Considering the number of hip-hop artists who have sampled Hammond-heavy Mohawks jam The Champ
- which famously provided the head-nodding hook for Maestro's Let Your Backbone Slide and about a hundred other well-known tracks - it's a bit surprising that the Mohawks album of the same name originally released on Pama in 1968 hasn't been legitimately reissued over the past four decades. That could have something to do with the business practices of Pama label co-founder Harry Palmer, who gets composer credit on The Champ even though the one-off studio project was the brainchild of prolific sound library great Alan Hawkshaw, who is said to have knocked out the entire album of funky Booker T & the MGs-style instrumentals in a matter of hours.
In any case, it's great to have this sample-rich moddish mover back in circulation on disc thanks to Vampi Soul, which has added six bonus tracks, including non-cheesy extended versions of The Champ and Landscape. There's a double-vinyl version out, too.
Senior Thump (The Mohawks)
Seeing Switzerland's delightfully quirky Heidi Happy (not her real name) at Lula Lounge October 15 singing her heart out for seven people, two of whom weren't even listening, I was reasonably confident that her new Flowers, Birds And Home (Little Jig) disc would be a winner.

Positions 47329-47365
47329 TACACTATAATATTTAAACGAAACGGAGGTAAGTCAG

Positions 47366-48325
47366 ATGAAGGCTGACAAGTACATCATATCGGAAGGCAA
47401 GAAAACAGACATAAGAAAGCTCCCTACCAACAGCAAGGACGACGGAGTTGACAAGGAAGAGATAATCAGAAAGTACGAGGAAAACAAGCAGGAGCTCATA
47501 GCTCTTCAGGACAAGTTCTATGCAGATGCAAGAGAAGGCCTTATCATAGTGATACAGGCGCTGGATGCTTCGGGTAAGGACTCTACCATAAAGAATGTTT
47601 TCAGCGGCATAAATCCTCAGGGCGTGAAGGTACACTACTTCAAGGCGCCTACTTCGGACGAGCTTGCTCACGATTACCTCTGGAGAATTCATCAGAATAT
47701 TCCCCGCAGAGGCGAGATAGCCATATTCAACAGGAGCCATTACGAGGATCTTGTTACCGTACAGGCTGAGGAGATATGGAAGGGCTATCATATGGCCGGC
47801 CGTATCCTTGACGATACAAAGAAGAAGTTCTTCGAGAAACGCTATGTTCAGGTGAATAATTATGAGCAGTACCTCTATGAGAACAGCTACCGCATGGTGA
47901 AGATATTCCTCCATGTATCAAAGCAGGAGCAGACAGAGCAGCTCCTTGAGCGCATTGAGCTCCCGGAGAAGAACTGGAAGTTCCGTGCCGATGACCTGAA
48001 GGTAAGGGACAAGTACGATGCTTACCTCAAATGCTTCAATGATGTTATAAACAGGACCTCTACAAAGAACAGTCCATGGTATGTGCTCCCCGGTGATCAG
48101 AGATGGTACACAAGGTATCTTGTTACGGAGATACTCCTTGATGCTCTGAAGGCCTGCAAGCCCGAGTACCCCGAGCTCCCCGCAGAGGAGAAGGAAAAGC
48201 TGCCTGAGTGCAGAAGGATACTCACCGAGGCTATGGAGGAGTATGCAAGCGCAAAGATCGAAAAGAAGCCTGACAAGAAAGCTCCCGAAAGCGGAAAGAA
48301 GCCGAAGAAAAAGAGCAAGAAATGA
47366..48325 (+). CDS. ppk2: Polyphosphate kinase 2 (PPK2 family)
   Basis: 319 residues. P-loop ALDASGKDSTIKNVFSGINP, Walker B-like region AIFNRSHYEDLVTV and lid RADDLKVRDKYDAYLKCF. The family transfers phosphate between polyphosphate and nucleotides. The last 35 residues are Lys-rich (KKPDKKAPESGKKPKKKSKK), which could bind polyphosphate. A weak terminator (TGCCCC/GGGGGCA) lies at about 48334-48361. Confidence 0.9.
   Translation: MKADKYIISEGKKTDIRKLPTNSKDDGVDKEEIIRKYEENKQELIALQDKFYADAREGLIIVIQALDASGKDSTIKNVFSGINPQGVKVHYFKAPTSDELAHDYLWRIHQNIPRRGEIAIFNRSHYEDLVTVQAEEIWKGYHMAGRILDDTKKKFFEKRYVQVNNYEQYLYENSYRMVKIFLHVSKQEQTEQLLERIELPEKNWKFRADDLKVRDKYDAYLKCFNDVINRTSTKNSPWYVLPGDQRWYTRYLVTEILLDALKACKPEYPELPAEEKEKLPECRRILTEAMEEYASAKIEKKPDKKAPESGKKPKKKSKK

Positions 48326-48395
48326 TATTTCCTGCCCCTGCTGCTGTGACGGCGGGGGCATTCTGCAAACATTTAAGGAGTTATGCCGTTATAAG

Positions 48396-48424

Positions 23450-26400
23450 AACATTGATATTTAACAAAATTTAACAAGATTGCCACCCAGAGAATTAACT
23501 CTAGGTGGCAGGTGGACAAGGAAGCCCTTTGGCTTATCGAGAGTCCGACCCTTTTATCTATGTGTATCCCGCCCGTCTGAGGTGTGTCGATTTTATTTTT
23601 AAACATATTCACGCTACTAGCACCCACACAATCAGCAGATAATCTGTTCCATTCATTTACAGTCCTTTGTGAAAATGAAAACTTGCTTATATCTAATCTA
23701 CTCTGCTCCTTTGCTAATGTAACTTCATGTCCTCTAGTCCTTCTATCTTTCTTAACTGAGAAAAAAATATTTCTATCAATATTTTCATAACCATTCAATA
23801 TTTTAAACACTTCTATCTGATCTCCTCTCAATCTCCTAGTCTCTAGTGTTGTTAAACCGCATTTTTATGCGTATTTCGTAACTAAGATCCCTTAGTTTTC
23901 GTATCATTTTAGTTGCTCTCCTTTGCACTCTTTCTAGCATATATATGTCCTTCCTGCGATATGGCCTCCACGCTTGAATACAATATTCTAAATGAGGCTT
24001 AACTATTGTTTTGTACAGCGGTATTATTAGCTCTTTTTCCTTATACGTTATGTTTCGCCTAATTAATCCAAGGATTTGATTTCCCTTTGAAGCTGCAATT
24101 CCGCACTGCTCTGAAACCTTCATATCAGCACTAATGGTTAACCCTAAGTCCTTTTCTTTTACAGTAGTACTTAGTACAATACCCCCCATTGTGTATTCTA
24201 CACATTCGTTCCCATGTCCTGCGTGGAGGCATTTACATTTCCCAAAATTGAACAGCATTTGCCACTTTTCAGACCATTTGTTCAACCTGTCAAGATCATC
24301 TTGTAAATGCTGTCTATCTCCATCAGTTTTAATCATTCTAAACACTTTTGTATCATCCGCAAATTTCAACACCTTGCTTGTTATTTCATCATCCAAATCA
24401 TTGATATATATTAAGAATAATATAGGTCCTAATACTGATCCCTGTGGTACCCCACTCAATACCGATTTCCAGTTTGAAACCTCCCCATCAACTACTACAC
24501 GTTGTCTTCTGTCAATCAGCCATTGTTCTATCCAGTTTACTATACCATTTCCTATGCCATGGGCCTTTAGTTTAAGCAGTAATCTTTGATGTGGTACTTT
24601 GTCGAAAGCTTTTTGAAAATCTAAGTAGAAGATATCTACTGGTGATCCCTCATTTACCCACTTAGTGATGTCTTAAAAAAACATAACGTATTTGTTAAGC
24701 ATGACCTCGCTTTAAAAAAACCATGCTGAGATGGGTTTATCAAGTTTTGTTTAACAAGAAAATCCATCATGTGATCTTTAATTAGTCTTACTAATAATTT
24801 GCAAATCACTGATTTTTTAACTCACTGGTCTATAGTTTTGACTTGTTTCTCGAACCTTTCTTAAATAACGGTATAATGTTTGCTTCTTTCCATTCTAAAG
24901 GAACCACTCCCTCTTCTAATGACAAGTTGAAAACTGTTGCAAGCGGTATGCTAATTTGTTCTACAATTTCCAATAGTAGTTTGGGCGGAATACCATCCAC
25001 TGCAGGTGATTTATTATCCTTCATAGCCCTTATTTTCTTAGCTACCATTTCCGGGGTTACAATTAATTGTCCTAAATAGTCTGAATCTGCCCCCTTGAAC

I'm pleased to report that the elaborately orchestrated (flute, violin, viola, cello, vibes, Fender Rhodes and, yes, glockenspiel) versions of the songs of love, loss and regret she performed solo with her trusty digital delay unit are even more elegant, powerful and moving than I anticipated. I half-expected Flowers, Birds And Home to be a charming Feistian frolic; it turned out to be a uniquely enchanting pop epic, a perfect balance of whimsy and Weltschmerz. The album's closer O-o-oh
sounds like a hit to me. MySpace.com/Heidihappy.
Spring (Heidi Happy)
Although Lee Hazlewood recorded some of the best stuff for Reprise in the 60s, Warner hasn't exactly been zealous about capitalizing on its vault holdings. In fact, it's doubtful anyone there today appreciates Hazlewood's significant and enduring contributions to popular music.
Fortunately, the folks at Rhino have a better handle on Hazlewood and the reissue game and have assembled a fine two-disc retrospective of the singer/songwriter and producer's Reprise work for their Handmade subsidiary, called Strung Out On Something New.
In addition to all the tracks from the solo albums The N.S.V.I.P.'s, Friday's Child and Love And Other Crimes, there's also a fascinating assortment of songs he wrote, arranged and/or produced for artists like Sanford Clark, Duane Eddy, the Ill Winds and Dino, Desi & Billy, along with informative notes and session credits. It's limited to 5,000 copies and only available at Rhinohandmade.com.
That Old Freight Train (Lee Hazlewood)